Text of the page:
TV Series Review
Downton Abbey's biggest star—and I do mean its biggest—never says a word.
To say it's a mansion almost doesn't do it justice. No, this place is a palace—filled with priceless art and unmatched craftsmanship and who knows how many bedrooms and gardens and rolling acres. "I suppose if you know how many rooms you've got, you haven't got a very big house," says the current real-life owner of Highclere Castle, otherwise known as Downton Abbey. The estate seems big enough to require its own time zone, and you have to wonder whether the house itself could use multiple postal codes.
Little surprise, then, that this beautiful edifice is a bit of a diva. Yes, she's gorgeous. Yes, she's charming and stately and all of that. But in this high-gloss British ITV drama (re-aired on PBS in the United States), she's incredibly high maintenance too. And the fictional Crawley family, which has owned Downton for centuries, is exhausted from keeping the old belle up to snuff.
Dressing for Dinner
Robert Crawley, Earl of Grantham and the current (early 20th century) co-master of Downton (more on his shared role in a minute), will do almost anything to keep the estate in the family, of course. But it's not an easy task, heating a place that big—not to mention paying salaries for its phalanx of servants. And while his wife's fortune (she's the daughter of an American tycoon) helps pay the bills for a bit, Robert knows that big, aristocratic houses like his are growing ever more rare.
Of late, the blue-blooded, drenched-in-tradition lord must share power with (gasp) a woman—and not just any woman. His headstrong daughter, Mary, in the wake of her husband's untimely death. (There's more to it, but it's complicated!) But as Robert and Mary try to preserve the past, Robert's younger daughter, Edith, has an eye toward the future: She's a fledgling printing magnate these days, and her attention is often drawn toward bustling London rather than the stately country life she grew up in.
Edith, as much as anybody, can see that old houses like Downton are relics of the past. Not wholly unlike, perhaps, her dear granny Violet, the estate's Dowager Countess, who's almost as formidable as the house itself. Is the future, then, more along the lines of Edith's illegitimate daughter, who is living in Downton under false pretenses?
Looking beyond just the family, Robert's monetary trials and familial troubles are nothing compared to the drama downstairs, where scullery maids sulk and footmen scheme and conflict is almost as bountiful as freshly churned butter. Scandal, mayhem and even a whiff of murder can rise from Downton's staid depths. Here in the servants' quarters, title and class are as firmly set as they are in Downton's parlors and dining rooms—and butler Mr. Carson and housekeeper Mrs. Hughes—who eventually are engaged to be married—rule the house with unshaking propriety.
Still, Edith is right. Even a half-century before Bob Dylan, the times they are a-changin'. Old walls of decorum are crumbling. Class distinctions are falling. And everyone in Downton Abbey must learn to adjust with the times—or be crushed by them.
Will It Be Sugar or Treacle With That Tea?
Downton Abbey is a sprawling, soapy epic of a story—beginning in 1912, trundling through World War I and now into the mid '20s. As such, it feels a bit like another acclaimed period series, AMC's Mad Men. Both are preoccupied with change—the promise it brings and the casualties it leaves behind. But instead of focusing on the more salacious societal earthquakes of the 1960s, Downton turns its attention to the more outwardly genteel (but no less profound) changes that took place in post-Edwardian England, from universal suffrage to class friction to the fall of an age-old aristocratic system in favor of a more egalitarian world.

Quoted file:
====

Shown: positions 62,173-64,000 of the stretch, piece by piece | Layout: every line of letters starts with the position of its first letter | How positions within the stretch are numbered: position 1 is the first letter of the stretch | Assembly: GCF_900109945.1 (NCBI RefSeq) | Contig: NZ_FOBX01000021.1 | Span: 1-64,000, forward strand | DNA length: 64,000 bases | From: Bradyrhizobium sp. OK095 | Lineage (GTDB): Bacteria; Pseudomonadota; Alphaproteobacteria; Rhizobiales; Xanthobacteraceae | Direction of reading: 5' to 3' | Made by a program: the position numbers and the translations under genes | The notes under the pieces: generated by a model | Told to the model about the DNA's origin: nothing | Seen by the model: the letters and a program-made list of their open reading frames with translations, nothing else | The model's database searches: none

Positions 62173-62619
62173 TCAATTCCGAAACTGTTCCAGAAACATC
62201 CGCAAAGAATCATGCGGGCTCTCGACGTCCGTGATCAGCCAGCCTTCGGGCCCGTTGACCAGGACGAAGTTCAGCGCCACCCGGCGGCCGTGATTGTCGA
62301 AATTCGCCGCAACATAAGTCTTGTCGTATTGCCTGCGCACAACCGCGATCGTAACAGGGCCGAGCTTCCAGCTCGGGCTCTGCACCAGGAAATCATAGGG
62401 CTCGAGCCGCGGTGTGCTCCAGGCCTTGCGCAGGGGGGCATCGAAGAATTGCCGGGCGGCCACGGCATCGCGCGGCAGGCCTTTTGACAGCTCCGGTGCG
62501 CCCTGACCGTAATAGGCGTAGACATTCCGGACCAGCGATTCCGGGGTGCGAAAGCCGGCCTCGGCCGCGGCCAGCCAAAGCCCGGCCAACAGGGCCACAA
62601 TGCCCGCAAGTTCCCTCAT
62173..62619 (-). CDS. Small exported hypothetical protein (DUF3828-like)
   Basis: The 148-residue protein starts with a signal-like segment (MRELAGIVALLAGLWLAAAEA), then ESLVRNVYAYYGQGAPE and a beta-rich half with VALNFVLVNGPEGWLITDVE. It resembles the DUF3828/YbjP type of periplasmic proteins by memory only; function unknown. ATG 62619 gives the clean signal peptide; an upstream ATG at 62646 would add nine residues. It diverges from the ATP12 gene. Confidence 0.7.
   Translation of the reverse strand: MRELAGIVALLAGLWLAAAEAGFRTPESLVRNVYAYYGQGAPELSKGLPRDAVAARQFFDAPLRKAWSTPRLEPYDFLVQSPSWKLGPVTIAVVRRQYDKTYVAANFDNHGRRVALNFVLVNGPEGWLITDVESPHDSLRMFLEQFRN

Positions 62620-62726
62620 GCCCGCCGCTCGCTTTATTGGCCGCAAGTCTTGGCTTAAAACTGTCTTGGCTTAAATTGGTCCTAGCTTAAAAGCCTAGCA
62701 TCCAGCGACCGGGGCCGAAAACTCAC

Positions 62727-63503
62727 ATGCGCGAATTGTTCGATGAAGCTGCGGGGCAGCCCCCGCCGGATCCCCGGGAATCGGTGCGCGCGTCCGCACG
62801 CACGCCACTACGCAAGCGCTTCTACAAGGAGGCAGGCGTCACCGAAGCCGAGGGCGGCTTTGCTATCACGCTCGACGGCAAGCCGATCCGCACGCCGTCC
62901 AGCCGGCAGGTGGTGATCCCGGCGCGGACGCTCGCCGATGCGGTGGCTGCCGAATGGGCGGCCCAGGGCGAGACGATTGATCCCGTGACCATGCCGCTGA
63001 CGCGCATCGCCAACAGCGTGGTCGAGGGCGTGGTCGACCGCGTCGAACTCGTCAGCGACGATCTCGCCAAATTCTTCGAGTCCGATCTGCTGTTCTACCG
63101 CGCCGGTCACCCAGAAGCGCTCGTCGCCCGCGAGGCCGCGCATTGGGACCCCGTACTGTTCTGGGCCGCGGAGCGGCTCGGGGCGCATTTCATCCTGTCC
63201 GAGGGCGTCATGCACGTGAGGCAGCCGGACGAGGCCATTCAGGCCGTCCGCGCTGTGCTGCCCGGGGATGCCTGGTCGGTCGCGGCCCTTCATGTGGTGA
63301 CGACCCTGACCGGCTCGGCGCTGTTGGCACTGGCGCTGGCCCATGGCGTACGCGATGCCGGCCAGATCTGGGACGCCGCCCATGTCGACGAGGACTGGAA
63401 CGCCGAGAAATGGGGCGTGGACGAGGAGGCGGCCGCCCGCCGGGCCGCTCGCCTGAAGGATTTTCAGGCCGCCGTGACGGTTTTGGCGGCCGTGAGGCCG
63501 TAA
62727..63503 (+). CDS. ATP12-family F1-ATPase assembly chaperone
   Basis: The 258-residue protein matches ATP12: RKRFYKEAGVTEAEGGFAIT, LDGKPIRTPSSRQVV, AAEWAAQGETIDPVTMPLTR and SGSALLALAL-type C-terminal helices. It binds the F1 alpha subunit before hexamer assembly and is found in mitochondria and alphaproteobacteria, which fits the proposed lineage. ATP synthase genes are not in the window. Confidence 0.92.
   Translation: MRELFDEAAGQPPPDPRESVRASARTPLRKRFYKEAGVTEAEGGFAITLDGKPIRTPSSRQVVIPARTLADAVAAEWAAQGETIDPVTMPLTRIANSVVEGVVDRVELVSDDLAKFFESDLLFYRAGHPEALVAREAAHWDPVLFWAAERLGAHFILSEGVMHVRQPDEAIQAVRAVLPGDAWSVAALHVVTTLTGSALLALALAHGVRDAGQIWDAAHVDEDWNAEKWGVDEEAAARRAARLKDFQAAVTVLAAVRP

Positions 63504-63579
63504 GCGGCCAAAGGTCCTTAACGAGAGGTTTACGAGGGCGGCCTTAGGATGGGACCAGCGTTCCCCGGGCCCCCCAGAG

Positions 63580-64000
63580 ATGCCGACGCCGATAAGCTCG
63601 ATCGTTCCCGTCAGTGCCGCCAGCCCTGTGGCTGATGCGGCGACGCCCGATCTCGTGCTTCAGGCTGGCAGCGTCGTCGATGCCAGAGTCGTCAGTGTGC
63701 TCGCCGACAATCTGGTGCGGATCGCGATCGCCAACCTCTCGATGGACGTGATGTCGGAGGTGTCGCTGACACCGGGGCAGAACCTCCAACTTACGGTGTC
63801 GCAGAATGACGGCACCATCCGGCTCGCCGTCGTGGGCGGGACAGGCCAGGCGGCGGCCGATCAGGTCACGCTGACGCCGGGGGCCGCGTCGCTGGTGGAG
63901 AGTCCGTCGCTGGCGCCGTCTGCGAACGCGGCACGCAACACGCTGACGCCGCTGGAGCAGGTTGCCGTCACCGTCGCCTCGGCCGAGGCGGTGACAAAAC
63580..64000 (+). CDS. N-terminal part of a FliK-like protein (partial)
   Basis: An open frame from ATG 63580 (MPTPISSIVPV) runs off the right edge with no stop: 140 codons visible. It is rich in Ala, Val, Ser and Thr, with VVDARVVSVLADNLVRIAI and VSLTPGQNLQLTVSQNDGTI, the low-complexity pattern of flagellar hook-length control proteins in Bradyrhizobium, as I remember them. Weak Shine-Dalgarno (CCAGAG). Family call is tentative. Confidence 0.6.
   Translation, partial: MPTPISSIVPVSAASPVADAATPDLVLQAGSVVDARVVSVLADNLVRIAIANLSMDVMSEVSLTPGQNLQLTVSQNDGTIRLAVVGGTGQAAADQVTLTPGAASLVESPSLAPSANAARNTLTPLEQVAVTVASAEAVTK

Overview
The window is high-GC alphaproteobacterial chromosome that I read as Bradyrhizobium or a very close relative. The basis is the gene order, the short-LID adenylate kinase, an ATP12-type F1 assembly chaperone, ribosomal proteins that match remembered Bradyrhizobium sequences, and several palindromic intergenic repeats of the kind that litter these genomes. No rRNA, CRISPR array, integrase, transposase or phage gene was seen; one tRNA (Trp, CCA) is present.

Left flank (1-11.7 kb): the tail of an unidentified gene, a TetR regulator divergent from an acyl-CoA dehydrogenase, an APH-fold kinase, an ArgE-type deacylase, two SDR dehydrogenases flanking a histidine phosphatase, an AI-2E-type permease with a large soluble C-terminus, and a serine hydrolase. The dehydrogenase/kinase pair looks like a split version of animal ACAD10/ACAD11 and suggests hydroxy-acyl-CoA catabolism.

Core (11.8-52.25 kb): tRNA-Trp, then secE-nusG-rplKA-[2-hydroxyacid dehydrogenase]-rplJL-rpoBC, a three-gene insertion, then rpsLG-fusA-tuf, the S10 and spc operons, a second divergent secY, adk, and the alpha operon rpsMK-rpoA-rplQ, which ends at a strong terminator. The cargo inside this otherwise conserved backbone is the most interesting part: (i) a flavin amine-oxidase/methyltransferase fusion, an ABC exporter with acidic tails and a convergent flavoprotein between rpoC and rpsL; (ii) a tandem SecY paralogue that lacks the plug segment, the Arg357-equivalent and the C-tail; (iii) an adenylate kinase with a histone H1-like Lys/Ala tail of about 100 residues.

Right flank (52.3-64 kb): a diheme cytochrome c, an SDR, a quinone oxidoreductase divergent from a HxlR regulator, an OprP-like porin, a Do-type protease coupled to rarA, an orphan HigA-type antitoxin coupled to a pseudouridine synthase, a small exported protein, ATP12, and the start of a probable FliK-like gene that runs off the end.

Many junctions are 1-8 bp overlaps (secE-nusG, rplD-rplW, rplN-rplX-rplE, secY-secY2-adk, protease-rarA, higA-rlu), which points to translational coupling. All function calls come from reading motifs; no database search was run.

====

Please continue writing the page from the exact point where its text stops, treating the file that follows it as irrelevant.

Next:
We live in an age when some of the "best" television shows are also its worst. Yet the much lauded and wildly popular Downton Abbey seems determined to break through at least parts of that trend with staid aplomb.
Parts, I said. Because in the category of incremental sexual change (forget about calling it a revolution yet), Downton's characters may sometimes find themselves locked in something other than holy matrimony. (At least carnal contact outside wedlock is still deeply scandalous, not standard procedure. And while wealth and class are important, the virtues of love and family feel even more so.) A rape has been depicted, as have homosexual attraction and actions. Paramours of the Crawley daughters rarely keep their hands to themselves—nor are they asked to.
Crude or Profane Language
Drug and Alcohol Content
Other Negative Elements
Other Belief Systems
Readability Age Range
Hugh Bonneville as Robert Crawley, Earl of Grantham; Michelle Dockery as Lady Mary Crawley; Laura Carmichael as Lady Edith Crawley; Jim Carter as Mr. Carson; Brendan Coyle as John Bates; Siobhan Finneran as Sarah; Joanne Froggatt as Anna; Rob James-Collier as Thomas Barrow; Phyllis Logan as Mrs. Hughes; Elizabeth McGovern as Cora Crawley, Countess of Grantham; Sophie McShera as Daisy Mason; Lesley Nicol as Mrs. Patmore; Maggie Smith as Violet Crawley, Dowager Countess of Grantham; Dan Stevens as Matthew Crawley; Penelope Wilton as Isobel Crawley; Jessica Brown Findlay as Lady Sybil Crawley; Allen Leech as Tom Branson; Lily James as Lady Rose; Cara Theobold as Ivy; Ed Speleers as Jimmy; Matt Milne as Alfred; Thomas Howes as William Mason; Kevin Doyle as Molesley; Raquel Cassidy as Baxter; Tom Cullen as Anthony Gillingham